Kaewsrichan, J., Peeyananjarassri, K., and Kongprasertkit, J. (2006). Selection and identification of anaerobic lactobacilli producing inhibitory compounds against vaginal pathogens. FEMS Immunol. Med. Microbiol. 48, 75–83. doi: 10.1111/j.1574-695X.2006.00124.x
Lagenaur, L. A., Sanders-Beer, B. E., Brichacek, B., Pal, R., Liu, X., Liu, Y., et al. (2011). Prevention of vaginal SHIV transmission in macaques by a live recombinant Lactobacillus. Mucosal Immunol. 4, 648–657. doi: 10.1038/mi.2011.30
Lisco, A., Grivel, J. C., Biancotto, A., Vanpouille, C., Origgi, F., Malnati, M. S., et al. (2007). Viral interactions in human lymphoid tissue: human herpesvirus 7 suppresses the replication of CCR5-tropic human immunodeficiency virus type 1 via CD4 modulation. J. Virol. 81, 708–717. doi: 10.1128/JVI.01367-06
Martin, L. S., McDougal, J. S., and Loskoski, S. L. (1985). Disinfection and inactivation of the human T lymphotropic virus type III/Lymphadenopathy-associated virus. J. Infect. Dis. 152, 400–403. doi: 10.1093/infdis/152.2.400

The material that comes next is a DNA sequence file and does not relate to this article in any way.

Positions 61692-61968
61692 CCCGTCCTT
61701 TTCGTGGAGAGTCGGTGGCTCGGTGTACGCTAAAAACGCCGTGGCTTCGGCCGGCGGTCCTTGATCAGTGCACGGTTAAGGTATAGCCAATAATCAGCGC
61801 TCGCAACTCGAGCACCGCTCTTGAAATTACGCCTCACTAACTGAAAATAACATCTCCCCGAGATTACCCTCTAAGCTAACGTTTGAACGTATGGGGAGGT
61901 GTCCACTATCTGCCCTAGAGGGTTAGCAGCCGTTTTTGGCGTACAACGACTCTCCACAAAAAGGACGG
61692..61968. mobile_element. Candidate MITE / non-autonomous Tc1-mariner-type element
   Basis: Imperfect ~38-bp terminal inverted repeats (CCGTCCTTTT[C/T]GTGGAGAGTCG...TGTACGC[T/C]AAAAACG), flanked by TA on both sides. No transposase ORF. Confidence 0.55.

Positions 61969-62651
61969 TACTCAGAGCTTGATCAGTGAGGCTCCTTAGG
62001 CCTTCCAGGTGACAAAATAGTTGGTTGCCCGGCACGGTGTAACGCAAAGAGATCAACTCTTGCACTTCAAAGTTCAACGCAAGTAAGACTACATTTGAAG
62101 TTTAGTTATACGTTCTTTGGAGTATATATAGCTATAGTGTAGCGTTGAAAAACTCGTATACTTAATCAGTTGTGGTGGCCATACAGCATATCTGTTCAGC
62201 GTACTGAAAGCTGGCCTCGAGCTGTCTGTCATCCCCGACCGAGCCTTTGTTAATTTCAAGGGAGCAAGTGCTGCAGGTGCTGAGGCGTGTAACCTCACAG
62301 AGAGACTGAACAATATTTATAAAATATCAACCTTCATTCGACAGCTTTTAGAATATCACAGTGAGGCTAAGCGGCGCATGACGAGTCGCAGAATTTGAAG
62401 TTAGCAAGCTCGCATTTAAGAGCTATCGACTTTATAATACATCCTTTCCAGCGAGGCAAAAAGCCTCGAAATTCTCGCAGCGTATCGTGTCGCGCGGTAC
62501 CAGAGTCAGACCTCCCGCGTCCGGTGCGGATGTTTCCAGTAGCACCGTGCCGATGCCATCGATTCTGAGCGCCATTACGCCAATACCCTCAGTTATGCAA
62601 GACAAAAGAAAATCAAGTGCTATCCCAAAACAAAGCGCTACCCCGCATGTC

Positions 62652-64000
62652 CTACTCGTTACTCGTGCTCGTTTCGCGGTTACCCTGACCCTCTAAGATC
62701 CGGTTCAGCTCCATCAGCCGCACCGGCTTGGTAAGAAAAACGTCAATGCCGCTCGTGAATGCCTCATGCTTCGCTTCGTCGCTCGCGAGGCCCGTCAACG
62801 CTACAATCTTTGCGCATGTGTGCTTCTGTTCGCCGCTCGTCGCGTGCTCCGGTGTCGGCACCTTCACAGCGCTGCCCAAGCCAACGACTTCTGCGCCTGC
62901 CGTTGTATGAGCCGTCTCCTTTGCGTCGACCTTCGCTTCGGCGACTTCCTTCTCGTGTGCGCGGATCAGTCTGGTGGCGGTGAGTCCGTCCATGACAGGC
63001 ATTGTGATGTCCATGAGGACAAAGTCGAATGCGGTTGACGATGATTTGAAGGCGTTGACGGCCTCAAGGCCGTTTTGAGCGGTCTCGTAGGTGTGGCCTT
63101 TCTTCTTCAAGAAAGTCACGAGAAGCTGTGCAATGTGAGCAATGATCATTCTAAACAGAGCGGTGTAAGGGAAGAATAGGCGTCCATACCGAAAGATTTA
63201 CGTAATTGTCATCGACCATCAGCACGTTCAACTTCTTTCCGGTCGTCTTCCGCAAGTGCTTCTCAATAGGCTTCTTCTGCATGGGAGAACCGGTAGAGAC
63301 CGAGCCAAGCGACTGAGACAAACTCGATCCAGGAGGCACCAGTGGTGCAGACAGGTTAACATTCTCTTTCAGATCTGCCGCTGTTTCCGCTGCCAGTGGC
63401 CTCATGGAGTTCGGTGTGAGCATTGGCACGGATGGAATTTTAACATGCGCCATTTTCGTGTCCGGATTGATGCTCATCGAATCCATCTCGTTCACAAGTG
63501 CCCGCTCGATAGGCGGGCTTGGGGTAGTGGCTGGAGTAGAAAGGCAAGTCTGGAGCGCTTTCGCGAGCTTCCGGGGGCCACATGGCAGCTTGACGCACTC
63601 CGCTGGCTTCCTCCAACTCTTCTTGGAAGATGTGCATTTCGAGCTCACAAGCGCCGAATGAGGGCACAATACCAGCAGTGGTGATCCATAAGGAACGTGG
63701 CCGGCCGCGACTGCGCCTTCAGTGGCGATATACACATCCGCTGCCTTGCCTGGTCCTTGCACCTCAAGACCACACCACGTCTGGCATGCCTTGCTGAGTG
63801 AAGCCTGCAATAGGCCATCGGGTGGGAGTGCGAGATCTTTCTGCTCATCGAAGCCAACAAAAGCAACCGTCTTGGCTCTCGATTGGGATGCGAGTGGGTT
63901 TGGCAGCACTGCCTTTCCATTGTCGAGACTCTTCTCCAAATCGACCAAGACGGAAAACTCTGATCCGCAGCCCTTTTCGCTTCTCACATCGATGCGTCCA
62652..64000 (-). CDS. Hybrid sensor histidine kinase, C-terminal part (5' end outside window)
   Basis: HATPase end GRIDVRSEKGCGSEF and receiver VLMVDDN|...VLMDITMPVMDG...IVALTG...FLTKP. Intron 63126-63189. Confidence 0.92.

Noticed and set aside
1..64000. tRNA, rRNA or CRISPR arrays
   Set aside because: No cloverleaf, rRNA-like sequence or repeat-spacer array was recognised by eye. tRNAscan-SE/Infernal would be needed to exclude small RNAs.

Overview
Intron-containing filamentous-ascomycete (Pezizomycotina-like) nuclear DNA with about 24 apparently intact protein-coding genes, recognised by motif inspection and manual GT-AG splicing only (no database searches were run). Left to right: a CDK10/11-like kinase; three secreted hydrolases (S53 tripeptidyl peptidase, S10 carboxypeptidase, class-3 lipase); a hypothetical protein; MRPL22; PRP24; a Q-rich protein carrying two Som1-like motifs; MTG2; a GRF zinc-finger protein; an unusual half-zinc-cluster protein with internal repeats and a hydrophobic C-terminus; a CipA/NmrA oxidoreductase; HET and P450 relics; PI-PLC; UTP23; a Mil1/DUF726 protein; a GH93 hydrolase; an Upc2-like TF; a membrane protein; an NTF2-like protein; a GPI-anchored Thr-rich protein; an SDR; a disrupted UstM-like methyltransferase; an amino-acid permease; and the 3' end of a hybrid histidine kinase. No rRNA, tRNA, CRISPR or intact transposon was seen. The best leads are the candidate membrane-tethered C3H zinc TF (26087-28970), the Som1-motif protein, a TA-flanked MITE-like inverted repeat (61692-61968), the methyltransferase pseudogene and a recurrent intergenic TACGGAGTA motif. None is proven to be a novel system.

Merbah, M., Introini, A., Fitzgerald, W., Grivel, J. C., Lisco, A., Vanpouille, C., et al. (2011). Cervico-vaginal tissue ex vivo as a model to study early events in HIV-1 infection. Am. J. Reprod. Immunol. 65, 268–278. doi: 10.1111/j.1600-0897.2010.00967.x
Mitchell, C., Balkus, J. E., Fredricks, D., Liu, C., McKernan-Mullin, J., Frenkel, L. M., et al. (2013). Interaction between lactobacilli, bacterial vaginosis-associated bacteria, and HIV Type 1 RNA and DNA Genital shedding in U.S. and Kenyan women. AIDS Res. Hum. Retrovir. 29, 13–19. doi: 10.1089/AID.2012.0187
Nardini, P., Nahui Palomino, R. A., Parolin, C., Laghi, L., Foschi, C., Cevenini, R., et al. (2016). Lactobacillus crispatus inhibits the infectivity of Chlamydia trachomatis elementary bodies, in vitro study. Sci. Rep. 6:29024. doi: 10.1038/srep29024
Nunn, K. L., Wang, Y. Y., Harit, D., Humphrys, M. S., Ma, B., Cone, R., et al. (2015). Enhanced trapping of HIV-1 by human cervicovaginal mucus is associated with Lactobacillus crispatus-dominant microbiota. MBio 6:e1084-15. doi: 10.1128/mBio.01084-15